This week has been a stressful one for many people. The combination of the coronavirus, the stock market, the grey skies and rain, school and college closures, and the world news each day has been very hard. But . . . in all of this, did you catch any of the good news? It’s a bit hard to find, I learned, as I went to locate some for you to try to balance the week. I did finally find a couple of pieces:
The La La Land Kindness Café in Dallas has hired 9 foster kids who aged out of the foster care system and were having trouble locating jobs.
How about the House and the President agreeing, within just a couple of days, to relief legislation for victims of the coronavirus?
The Dow started a rebound today – that’s very good news for most!
All of the fast action employers and schools/universities are taking to protect their employees and students – it seems unprecedented to me, although it may not be. From Amazon in Washington to ASU to Ford to many others many are limiting exposure by providing employees with laptops and having them work and study virtually.
All of these are truly ideas that are very positive news – and get covered in the anxiety so many are feeling, and the care for family that is often at the root of this. Just tonight I learned one of my sisters-in-law may have been exposed to it, and her father likely has it. Yet of the 16 members of my family nearby, she is the only one, which is good news thus far. (Edit 3/15/20: Good news! Her father’s test results reflected negative results.) See how we can flip it? In psychology it’s called reframing the bad or difficult situations by looking at life a bit differently, without denying the hard does exist as well.
We sent out notices about Covid-19 procedures for our office this week. Now it’s time to also offer some concrete help along with the above reframe tool. The American Psychological Association and the National Association for the Mentally Ill are the two sources I’m using for the ideas that follow. I wanted you to have some resources to print or click for the coming weeks. What I know from 911 and other events is that when we are faced with being bombarded on social media and news media with information that is difficult, we tend to seek out more information and stay focused on the difficult situation. This merely drives fear and anxiety up further. We do need to know what we can do to try to protect ourselves; but once we know, i.e.: wash hands to count of 20, do not shake hands and stay a further distance from others, and isolating someone with clear symptoms including fever, cough, and shortness of breath, we need to also look at how we care for our family and selves in a way that minimizes the fear and focuses on good things in life. And, in the situation we have right now, we also need to know how we can cope with isolation whether from working at home, not going out for social events, not being able to travel to family or friends on trips we have had to cancel, or other reasons. And we must have a method to deal with the uncertainty, fear, loneliness, depression, resentment, and challenges we face trying to secure things we may need. So, here goes!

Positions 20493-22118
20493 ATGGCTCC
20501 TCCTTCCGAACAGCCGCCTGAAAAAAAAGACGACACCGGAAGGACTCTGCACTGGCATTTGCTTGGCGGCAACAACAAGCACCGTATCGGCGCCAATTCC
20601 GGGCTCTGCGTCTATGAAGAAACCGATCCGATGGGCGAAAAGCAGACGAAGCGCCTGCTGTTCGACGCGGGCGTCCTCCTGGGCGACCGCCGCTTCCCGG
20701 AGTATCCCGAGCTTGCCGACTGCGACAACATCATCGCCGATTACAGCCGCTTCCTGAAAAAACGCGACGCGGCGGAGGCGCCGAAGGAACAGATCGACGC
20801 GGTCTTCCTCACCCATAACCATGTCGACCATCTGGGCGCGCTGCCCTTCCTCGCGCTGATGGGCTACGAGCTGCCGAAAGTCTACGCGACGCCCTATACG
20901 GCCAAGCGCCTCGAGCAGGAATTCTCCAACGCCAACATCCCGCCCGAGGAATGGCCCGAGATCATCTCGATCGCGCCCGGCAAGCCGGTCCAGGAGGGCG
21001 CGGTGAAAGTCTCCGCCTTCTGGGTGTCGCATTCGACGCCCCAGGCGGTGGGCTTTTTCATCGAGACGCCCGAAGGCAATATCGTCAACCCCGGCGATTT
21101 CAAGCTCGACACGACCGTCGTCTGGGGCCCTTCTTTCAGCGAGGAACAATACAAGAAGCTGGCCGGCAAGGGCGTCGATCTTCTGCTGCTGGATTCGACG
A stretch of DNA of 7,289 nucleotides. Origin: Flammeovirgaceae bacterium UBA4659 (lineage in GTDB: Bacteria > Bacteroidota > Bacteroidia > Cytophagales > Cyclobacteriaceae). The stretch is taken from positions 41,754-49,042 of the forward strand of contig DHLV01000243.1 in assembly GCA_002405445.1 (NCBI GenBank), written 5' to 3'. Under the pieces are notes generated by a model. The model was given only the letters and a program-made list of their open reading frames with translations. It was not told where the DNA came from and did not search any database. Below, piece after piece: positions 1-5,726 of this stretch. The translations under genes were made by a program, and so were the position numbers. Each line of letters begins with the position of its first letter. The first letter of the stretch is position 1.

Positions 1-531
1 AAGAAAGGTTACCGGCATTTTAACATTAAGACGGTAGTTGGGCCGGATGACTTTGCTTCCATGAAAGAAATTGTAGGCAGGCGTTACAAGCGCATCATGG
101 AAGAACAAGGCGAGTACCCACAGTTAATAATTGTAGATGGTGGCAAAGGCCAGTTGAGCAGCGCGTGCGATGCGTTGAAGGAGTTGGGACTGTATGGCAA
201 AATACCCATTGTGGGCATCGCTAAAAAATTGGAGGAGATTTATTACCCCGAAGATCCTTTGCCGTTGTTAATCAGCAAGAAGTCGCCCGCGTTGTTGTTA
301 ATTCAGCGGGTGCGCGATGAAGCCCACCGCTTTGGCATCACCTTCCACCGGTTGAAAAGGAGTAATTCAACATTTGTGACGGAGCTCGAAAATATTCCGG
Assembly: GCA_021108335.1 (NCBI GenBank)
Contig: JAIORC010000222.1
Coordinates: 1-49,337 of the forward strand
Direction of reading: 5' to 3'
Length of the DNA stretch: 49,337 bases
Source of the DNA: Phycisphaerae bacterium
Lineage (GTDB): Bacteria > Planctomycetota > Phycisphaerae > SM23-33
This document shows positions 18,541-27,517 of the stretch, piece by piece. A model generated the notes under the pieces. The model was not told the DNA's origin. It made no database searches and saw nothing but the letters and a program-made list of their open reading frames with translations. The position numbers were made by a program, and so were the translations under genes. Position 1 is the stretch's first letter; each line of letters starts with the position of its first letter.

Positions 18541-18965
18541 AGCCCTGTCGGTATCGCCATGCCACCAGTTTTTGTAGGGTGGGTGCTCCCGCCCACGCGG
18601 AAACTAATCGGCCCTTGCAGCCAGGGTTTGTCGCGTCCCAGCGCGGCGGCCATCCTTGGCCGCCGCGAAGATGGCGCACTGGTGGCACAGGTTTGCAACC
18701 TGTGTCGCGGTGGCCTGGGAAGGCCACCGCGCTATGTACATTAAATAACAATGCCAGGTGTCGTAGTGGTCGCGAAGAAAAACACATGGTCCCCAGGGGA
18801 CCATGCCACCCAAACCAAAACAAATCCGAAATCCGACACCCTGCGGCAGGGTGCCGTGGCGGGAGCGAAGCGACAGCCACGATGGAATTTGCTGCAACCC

- Make sure you have some games to play that are age appropriate for you and your family, and especially if you have children. If isolated, the family will need ways to entertain themselves, laugh, enjoy each other’s company, and get through the days together. We know that closeness breeds irritation, so have some things that can break up the days and draw you together, not apart.
- Have a plan with your doctor. My physician sent out a text announcement to all of his patients tonight just letting us know he’s there, where to go for trustworthy medical information on the virus, and what to do if we are having symptoms. Reach out to your pediatrician, cardiologist, pulmonologist, or primary care to know ahead what to do and how their office is managing this.